Returned soldiers open up on experiences


Student veteran Levi Kammes served in the United States Marine Corps for four years and is now a junior anthropology major and president of the NIU Veterans Club.

By Chelsey Boutan

While he was working at a Target warehouse, Iraq veteran Levi Kammes was startled one day when he heard the pop, pop, pop of a nail gun.

Kammes looked around nervously for a moment, but realized he was in DeKalb, a city about 6,000 miles away from Fallujah, Iraq.

“When you’re in the military, loud noises usually mean something is going to happen,” Kammes, junior anthropology student and president of the NIU Veteran’s Club, said. “It makes you a little nervous and wary, but you have to know where you’re at.”

For Kammes and some other NIU student veterans, today is important because it’s Veterans Day, but the military experiences they’ve had and the unique bond that holds them together will last a lifetime. They all might not have worn the same uniform, but they see a commonality in the fact that they all did pledge their lives for this country.


What they share

Business graduate student Jason Bender, who served in the Navy for six years, sees similarities between himself and other veterans.

“The freedoms that everybody takes for granted – like the ability to occupy Wall Street or to write a column for a newspaper – are all because those of us that have worn a uniform did what we did to maintain democracy in our country,” Bender said.

Because it was a personal choice to serve, Kammes said student veterans want to improve their lives and others by volunteering in the community.

Shaun Quimby, senior accountancy major, said it doesn’t matter if a veteran did one tour or a 20-year career in the Navy as he did; all veterans share a sense of commitment and are more disciplined because of their service.


‘A totally different world’

For some veterans, like Kammes, adjusting from being a Marine to a student was like shifting to a “different culture.”

Dealing with the uncertainties of everyday life made it hard for Kammes to assimilate into college life at first. After living for four years in a structured military lifestyle where his whole day and week were planned out for him, choosing his own class schedule for the first time felt strange to Kammes.

“I wasn’t in charge of anybody anymore,” Kammes said. “I was only in charge of me, so it was a little bit different.”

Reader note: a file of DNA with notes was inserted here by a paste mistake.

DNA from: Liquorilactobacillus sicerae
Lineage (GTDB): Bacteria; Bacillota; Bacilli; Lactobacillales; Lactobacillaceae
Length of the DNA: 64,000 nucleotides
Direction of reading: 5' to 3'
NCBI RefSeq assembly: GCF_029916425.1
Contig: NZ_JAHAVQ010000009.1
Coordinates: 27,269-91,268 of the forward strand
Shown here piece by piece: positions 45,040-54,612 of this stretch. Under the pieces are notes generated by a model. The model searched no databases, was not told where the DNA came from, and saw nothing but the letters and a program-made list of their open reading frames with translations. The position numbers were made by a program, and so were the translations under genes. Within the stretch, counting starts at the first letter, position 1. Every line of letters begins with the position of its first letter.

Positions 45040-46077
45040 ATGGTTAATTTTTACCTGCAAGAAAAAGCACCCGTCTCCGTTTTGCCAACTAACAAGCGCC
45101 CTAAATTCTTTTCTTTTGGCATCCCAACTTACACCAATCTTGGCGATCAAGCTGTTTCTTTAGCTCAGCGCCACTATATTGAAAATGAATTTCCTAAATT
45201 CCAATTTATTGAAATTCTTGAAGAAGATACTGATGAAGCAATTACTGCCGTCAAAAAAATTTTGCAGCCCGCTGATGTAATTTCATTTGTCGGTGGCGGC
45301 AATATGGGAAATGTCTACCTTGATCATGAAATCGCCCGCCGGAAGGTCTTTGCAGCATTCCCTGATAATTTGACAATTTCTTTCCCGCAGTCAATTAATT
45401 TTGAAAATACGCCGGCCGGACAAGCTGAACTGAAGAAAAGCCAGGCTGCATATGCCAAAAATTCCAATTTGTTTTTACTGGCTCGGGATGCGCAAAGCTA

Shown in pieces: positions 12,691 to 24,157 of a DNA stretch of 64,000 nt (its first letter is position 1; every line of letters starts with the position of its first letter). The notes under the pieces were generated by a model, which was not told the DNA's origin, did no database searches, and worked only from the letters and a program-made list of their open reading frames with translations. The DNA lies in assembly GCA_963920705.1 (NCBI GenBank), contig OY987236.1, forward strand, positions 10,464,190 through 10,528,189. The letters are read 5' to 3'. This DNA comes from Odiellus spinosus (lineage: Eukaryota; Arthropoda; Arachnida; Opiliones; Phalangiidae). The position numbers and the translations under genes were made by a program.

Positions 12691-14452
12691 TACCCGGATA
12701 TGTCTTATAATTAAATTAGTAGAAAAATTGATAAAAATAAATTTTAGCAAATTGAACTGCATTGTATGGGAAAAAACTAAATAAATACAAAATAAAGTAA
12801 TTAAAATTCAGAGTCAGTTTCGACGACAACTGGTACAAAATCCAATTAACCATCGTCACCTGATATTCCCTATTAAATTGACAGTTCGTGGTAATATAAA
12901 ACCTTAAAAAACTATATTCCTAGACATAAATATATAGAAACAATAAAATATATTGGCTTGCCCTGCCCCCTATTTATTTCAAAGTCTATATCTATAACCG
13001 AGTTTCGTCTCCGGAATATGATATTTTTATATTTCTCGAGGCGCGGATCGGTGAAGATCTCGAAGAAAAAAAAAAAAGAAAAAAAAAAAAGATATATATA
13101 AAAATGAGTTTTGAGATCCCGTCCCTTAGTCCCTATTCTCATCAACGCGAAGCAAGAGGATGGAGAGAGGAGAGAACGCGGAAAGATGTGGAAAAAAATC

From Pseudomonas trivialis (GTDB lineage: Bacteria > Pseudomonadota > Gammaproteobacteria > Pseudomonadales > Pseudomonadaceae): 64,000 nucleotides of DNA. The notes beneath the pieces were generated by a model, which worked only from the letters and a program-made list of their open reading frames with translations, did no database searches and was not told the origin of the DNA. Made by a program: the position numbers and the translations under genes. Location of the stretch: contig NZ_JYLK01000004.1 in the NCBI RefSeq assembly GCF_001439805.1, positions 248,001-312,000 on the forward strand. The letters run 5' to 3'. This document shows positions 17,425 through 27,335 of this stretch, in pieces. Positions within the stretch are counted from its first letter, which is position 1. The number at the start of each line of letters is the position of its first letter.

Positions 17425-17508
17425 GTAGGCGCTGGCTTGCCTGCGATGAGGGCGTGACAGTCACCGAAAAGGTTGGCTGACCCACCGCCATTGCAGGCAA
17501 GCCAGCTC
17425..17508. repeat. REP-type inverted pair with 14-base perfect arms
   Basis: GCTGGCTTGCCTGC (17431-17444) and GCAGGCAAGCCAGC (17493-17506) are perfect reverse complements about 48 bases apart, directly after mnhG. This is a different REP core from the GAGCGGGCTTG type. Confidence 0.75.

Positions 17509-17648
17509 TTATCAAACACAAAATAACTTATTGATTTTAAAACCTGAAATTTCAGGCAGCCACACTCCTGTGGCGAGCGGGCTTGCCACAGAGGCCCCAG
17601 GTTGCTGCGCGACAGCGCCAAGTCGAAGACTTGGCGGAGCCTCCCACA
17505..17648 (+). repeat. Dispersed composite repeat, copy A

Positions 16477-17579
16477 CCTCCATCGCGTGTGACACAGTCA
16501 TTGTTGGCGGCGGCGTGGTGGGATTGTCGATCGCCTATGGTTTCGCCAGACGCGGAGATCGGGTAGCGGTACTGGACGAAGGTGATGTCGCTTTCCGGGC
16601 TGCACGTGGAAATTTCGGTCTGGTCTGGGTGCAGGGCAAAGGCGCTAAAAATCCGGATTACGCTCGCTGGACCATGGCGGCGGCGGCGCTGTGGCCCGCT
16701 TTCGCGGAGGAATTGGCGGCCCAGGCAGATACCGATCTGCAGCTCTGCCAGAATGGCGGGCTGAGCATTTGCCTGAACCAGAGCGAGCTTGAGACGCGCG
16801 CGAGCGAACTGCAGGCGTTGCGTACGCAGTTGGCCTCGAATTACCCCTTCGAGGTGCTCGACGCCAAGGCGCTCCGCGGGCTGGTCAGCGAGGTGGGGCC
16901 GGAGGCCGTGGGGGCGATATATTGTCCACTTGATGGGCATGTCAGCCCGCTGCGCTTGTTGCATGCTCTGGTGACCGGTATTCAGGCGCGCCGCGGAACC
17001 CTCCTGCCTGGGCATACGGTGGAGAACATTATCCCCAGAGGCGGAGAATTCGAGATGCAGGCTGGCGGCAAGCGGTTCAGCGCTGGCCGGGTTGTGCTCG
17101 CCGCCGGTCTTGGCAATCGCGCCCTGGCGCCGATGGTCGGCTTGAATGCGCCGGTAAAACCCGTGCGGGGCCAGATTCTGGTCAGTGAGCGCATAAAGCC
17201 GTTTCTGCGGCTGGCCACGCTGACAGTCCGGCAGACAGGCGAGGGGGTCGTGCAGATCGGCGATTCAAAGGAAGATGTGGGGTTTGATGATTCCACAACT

Quimby said he struggled with time management during his first two months in college; he had to gain more self-discipline because there was no one yell at him if he complete his schoolwork.

“Coming to college I was like, ‘Oh, I was in the military I can handle this no problem,'” Quimby said. “Then I realized it’s a totally different world.”


A unique set of experiences

Bender said it’s important for veterans to support each other because they have experiences to which most students can’t relate.

“For me to talk to other college students about following a foreign unfriendly submarine and the risks associated with that … they could never relate to that, because their experiences are limited to high school, college and maybe a job here or there,” Bender said.

Bender said some 19-year-olds are taking general education classes in college or working jobs at places like McDonalds, which makes it harder for them to relate to his experience of operating a nuclear reactor at that age.

“The military gives you a whole different level of responsibility and expectations than the civilian world does, and it’s because of the monumental difference in what you do,” Bender said. “It’s flipping burgers versus helping to defend a nation.”

Charles Jones, sociology and political science major, served in the United States Marine Corps for almost 10 years. He said it’s important for veterans to have a support system so that they can transition from military life to academia.

Quimby said swapping stories and supporting each other are some other ways that veterans can feel that they aren’t alone.

“It’s important for veterans to support each other because we have a certain bond that regular, traditional students don’t have,” he said.


No regrets

When Kammes was patrolling areas in Fallujah, he was aware of the potential danger surrounding him and felt scared. At the time, Kammes was more afraid of getting wounded than being killed.

“Everybody’s scared of getting killed,” Kammes said. “But if you come back and your arm or leg is missing, that is one of those things that’s going to linger with you for the rest of your life.”

Despite the dangers Kammes faced, he never regretted his decision to join the marines.

“It gave me the attitude that life is too important to be wasting it,” Kammes said. “So going to college, working as hard as you can and being the best you can be are all good ideas.”